A world away from the brashness of Punta del Este, Laguna Garzón is an oasis of calm nestled between shifting sand dunes. About an hour’s drive along the coastal road from the bustling city, it’s a haven for unusual wildlife, flora and fauna. Migrating birds flock from both north and south to feed and breed at this beautiful spot on Uruguay’s coastline – from snow geese and black-necked swans to rosy flamingos. With just a sandbank separating the lagoon from the vast ocean, whales swim by en route south in the springtime. Linger for a day or two at Laguna Garzón Lodge – a floating hotel with incredible views of the lagoon and out across the Atlantic.
Laguna Garzón Lodge, Rocha, Jose Ignacio, Maldonado, Uruguay, +598 9386 1000
This enormous lagoon rubbing up against the border with Brazil stretches for almost 200 kilometers (124 miles), making it one of the largest freshwater lakes in the world. The calm waters thrive with catfish and silverside – perfect for fishing – while guinea fowl, herons and swans pitch up on the silky beaches. The wetlands surrounding the lagoon are packed with rice plantations, propping up the area’s economy. In the summer months, the lake comes to life. Visitors spill in for an annual folklore festival, the glamorous Queen of the Lake competition, and hair-raising water sports. Rolling sands and strong winds make Laguna Merín the perfect spot to try out windsurfing or kite surfing.
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Snake along Route 10 from La Paloma to find yourself completely surrounded by the natural world. Laguna de Rocha is a bird-lover’s paradise – more than 200 species of bird call this lake their home. Seals, otters and capybara often make an appearance at this watering hole too, so don’t forget to pack a pair of binoculars. Declared a National Park in 1977, Laguna de Rocha is one of Uruguay’s most important ecosystems, supporting endangered species like Darwin’s Frog. Head to the beach at the southern mouth of the lagoon between February and May to watch local fisherman dredging the waters for shrimp. The shrimp are drawn to the flickering lights of floating lanterns on the surface – a spectacular scene after dark.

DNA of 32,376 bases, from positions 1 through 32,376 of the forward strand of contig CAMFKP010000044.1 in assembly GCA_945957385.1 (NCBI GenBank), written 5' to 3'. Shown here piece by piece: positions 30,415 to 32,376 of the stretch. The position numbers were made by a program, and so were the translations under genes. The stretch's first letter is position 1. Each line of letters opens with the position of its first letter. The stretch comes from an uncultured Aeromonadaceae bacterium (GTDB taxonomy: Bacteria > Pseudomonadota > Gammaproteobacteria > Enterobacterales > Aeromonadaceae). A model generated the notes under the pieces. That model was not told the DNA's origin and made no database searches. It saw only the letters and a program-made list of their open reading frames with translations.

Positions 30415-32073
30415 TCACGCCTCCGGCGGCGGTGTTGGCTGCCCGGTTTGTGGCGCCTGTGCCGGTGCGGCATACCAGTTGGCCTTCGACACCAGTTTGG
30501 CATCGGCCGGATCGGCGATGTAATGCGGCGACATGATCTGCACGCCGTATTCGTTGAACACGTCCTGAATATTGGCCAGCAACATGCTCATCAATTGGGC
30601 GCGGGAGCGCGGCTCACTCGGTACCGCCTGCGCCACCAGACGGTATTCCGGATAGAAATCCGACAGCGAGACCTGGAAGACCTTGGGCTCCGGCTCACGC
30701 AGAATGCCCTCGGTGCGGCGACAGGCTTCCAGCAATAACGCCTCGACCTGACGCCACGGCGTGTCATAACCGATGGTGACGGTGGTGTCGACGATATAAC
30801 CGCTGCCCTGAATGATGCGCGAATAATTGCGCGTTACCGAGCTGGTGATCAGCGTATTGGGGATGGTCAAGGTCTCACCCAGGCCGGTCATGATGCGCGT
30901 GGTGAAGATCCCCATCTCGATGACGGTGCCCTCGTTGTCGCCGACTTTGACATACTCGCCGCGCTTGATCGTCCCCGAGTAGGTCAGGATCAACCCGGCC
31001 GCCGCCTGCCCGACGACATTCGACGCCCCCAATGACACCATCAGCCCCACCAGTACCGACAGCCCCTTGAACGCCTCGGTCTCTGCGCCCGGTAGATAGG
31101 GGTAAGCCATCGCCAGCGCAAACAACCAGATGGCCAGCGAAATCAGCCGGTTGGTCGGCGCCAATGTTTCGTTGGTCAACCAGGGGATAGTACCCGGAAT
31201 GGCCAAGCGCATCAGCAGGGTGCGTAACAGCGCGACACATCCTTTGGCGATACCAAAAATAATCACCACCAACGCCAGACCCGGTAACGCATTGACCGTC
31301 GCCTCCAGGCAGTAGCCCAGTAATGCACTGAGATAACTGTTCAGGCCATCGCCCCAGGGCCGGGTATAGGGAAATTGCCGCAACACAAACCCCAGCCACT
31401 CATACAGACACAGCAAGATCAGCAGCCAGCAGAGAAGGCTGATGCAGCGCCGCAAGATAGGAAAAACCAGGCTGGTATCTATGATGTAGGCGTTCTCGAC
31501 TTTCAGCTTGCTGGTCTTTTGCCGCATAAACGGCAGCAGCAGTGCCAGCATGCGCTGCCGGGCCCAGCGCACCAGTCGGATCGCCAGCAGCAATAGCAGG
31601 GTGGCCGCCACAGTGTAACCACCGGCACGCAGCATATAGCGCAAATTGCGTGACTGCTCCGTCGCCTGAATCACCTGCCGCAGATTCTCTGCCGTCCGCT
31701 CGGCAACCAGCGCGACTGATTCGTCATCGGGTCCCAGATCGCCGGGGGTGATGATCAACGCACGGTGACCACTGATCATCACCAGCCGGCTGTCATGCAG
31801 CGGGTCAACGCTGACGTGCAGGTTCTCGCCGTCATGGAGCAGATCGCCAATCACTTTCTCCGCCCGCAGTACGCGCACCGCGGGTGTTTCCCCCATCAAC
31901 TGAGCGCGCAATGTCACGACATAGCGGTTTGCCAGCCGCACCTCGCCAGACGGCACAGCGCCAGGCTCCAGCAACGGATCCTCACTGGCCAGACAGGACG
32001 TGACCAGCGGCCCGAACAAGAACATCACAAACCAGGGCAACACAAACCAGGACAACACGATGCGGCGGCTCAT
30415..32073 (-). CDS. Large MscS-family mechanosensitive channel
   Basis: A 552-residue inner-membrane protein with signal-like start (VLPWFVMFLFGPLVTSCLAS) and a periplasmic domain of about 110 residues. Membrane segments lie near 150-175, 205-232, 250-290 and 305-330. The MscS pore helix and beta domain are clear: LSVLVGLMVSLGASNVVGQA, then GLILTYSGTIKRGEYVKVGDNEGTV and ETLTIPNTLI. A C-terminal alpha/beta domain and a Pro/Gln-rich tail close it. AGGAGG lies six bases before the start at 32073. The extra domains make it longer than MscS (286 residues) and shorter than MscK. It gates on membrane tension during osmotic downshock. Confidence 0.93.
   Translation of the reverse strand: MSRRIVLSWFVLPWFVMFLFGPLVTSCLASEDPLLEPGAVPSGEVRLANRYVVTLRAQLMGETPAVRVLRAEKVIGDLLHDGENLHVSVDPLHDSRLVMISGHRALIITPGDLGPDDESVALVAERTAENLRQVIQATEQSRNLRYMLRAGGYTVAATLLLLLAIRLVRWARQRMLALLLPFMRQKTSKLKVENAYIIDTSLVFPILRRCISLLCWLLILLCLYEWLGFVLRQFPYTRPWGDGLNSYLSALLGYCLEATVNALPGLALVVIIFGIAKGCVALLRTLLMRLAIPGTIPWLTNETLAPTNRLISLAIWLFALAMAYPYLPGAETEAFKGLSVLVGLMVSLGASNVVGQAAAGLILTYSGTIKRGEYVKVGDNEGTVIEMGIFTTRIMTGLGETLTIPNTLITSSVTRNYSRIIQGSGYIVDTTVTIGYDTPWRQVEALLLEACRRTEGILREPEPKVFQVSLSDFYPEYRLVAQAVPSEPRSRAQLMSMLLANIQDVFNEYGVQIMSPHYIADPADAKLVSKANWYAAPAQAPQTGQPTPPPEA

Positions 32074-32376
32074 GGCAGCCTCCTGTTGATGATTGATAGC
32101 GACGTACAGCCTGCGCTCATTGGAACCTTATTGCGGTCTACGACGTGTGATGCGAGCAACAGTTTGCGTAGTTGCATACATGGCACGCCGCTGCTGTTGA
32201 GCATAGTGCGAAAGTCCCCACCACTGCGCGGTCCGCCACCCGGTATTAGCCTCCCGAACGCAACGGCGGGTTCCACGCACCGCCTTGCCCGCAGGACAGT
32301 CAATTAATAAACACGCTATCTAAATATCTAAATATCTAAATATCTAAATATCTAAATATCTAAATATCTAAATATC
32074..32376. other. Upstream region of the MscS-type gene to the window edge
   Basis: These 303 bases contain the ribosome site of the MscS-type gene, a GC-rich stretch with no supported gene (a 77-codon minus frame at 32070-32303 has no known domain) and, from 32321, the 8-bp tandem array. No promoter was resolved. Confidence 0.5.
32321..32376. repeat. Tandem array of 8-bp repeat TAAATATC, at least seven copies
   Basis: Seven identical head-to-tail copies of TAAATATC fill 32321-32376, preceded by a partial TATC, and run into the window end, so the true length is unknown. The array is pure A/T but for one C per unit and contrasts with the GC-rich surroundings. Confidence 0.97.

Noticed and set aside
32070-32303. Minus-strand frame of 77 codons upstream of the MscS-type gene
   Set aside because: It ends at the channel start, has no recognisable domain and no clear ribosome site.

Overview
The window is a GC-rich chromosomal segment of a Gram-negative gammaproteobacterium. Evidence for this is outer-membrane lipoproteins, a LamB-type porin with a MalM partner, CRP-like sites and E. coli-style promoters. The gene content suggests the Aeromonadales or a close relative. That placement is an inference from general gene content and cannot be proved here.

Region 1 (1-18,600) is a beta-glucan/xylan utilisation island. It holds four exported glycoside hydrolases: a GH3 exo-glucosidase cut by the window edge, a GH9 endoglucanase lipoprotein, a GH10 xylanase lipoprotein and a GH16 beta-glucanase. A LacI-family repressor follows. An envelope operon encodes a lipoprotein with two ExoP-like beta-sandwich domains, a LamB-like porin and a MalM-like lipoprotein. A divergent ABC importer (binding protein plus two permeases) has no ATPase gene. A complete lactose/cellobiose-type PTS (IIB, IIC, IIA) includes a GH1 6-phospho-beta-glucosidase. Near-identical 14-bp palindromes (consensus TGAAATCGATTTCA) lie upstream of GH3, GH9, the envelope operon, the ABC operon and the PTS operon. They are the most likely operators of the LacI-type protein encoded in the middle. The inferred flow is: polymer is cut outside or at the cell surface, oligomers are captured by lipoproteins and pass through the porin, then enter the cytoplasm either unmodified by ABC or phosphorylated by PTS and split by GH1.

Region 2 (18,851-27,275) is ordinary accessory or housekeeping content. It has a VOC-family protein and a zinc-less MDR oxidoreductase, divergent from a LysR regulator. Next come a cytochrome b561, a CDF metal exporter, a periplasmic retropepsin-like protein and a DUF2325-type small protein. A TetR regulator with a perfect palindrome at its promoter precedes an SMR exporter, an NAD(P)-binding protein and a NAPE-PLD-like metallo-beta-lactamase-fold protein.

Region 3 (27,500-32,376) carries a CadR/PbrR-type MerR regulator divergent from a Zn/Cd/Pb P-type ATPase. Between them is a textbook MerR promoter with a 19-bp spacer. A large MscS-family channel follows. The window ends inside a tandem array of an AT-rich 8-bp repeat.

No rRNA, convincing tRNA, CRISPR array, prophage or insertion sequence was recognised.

Punta del Este’s weekend escape, Laguna del Sauce is a popular spot with well-to-do property investors and golfers. The lake is bordered by a promenade thronging with cyclists and joggers, with kayaks and sail boats available for hire in the summer months. A tiny stream, El Potrero, links the lagoon to the ocean, winding through white sands and the area’s only nudist beach, Chihuahua. For the best view across the lake, head up Las Cumbres de la Ballena (The Whale’s Summit) – this little peak boasts a panorama of the lagoon spreading beneath Pan de Azúcar hill and Isla Gorriti. Don’t miss the pretty Chapel Virgen de los Treinta y Tres, as well as the artisan’s village, on the drive from Montevideo.
This eerie lake, cut into Uruguay’s Eastern coast, is completely isolated from the Atlantic. Bordered by deep forests and palm groves, its choppy, pure waters are teeming with minerals that don’t let light pass through, lending the lagoon an inky color. The lake has a special local significance, as a number of indigenous tombs and ancient bones have been uncovered in the surrounding mountain caves and grasslands. Take a boat trip to the eco-station Potrerillo de Santa Teresa for a guided tour of the landscape. It’s worth stopping to pitch camp on the shores of the lake – the sunset over the dark rippling waters is one of the most spectacular in Uruguay.